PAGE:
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J Infect Dis. 2006 Jun 15;193(12):1643-9. Epub 2006 May 10.

Swine as a principal reservoir of hepatitis E virus that infects humans in eastern China.

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  • 1Department of Epidemiology, School of Public Health, The Key Laboratory on Public Health Safety, Ministry of Education, Fudan University, Shanghai, China.

Abstract

BACKGROUND AND METHODS:

Genotype IV hepatitis E virus (HEV) has been isolated from humans and swine. To study the relationship between the human and swine reservoirs, we estimated their respective viral burden, analyzed the genetic makeup of the virus populations, and assessed the risk of infection associated with swine farming.

RESULTS:

In 2 swine-farming districts of eastern China, 9.6% of swine and 0.3% of healthy human subjects excreted HEV in stool, as did 68.8% of patients with confirmed HEV infection. The virus population circulating in humans consisted of genotype I and at least 4 phylogenetically distinct subgroups of genotype IV viruses, 2 of which concurrently circulated among swine. Persons engaged in occupations related to swine farming were found to have a 74% higher risk of infection than those engaged in other occupations, and persons living in communities downstream of the swine farms were found to have a 29% higher risk of infection than persons living in communities upstream.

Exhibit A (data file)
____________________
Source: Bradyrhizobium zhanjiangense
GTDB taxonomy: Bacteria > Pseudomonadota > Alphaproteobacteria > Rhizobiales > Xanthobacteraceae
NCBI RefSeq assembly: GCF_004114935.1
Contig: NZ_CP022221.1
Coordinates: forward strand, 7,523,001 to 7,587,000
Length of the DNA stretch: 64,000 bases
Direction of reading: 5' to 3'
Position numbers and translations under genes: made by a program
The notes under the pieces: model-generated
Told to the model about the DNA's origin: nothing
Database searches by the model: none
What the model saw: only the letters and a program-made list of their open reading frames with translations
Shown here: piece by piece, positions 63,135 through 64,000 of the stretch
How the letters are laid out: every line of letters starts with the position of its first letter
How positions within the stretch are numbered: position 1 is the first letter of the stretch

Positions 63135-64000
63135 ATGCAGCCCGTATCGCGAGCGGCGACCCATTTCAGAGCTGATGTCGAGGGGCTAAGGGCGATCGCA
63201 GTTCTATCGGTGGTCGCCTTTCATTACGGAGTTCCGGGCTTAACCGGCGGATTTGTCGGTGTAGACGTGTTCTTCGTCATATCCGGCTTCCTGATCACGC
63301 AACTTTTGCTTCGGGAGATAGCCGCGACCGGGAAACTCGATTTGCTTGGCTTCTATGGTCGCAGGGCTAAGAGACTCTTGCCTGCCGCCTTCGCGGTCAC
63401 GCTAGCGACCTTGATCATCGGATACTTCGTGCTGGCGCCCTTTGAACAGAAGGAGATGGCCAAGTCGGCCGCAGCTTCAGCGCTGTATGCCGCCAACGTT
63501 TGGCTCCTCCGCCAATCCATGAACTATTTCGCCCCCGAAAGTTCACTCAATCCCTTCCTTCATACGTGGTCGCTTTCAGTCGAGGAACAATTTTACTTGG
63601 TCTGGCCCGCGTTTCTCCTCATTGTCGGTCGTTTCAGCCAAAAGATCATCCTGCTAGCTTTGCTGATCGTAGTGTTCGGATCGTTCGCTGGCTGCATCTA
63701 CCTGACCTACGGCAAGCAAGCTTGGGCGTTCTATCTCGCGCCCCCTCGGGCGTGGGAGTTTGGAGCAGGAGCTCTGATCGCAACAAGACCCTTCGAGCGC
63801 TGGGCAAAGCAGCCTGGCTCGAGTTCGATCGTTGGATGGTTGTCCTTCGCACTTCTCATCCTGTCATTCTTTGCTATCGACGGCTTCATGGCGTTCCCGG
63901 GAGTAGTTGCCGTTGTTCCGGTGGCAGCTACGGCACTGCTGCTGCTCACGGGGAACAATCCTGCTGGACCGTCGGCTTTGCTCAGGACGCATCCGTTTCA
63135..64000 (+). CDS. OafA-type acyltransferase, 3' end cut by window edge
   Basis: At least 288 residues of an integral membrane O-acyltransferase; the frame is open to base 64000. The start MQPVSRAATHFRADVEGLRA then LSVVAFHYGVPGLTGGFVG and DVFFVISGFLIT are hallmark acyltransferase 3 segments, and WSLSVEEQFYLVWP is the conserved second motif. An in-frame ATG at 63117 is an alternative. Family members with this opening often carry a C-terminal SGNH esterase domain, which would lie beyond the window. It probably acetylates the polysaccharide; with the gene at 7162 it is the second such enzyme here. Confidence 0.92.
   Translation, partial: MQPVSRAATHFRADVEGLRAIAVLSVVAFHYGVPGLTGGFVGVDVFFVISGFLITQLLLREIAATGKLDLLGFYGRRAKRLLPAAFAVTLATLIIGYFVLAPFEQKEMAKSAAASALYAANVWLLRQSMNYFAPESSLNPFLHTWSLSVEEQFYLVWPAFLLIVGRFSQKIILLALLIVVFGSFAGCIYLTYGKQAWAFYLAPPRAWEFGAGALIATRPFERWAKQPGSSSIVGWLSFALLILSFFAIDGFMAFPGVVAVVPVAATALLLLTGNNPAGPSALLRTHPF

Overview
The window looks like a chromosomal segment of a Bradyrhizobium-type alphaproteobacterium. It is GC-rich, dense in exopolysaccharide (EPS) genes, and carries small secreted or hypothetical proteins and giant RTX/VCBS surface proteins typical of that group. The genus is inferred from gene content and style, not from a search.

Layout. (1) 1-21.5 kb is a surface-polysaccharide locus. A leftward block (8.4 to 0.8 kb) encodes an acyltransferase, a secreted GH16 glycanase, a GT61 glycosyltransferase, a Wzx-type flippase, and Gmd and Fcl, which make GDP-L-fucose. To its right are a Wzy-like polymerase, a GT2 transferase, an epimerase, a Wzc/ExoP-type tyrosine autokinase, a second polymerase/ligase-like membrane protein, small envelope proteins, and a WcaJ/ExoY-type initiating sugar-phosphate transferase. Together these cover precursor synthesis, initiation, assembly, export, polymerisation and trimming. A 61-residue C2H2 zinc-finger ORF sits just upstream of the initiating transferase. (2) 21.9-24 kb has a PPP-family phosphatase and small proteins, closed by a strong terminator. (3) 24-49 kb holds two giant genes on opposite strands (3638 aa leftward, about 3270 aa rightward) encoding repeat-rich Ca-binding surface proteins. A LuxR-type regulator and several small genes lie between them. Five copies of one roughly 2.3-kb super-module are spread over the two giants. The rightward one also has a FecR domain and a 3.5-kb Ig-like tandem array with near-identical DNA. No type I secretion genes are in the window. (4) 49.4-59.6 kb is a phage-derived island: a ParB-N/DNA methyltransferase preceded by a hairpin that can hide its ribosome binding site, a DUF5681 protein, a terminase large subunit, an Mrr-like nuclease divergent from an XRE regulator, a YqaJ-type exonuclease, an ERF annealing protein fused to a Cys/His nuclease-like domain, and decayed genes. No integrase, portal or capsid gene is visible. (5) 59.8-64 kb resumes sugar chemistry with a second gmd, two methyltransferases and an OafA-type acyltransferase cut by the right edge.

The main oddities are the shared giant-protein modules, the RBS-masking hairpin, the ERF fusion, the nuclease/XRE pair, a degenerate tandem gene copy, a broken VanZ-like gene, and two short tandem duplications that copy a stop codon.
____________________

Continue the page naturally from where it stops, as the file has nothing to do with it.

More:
CONCLUSIONS:

Genotype IV HEV is freely transmitted between humans and swine. Because the size of the swine population and its viral burden are much larger than those of humans, transmission of the virus most likely is directed from swine to humans. Infection can be acquired through contact with swine and their waste.

PMID:
16703507
[PubMed - indexed for MEDLINE]
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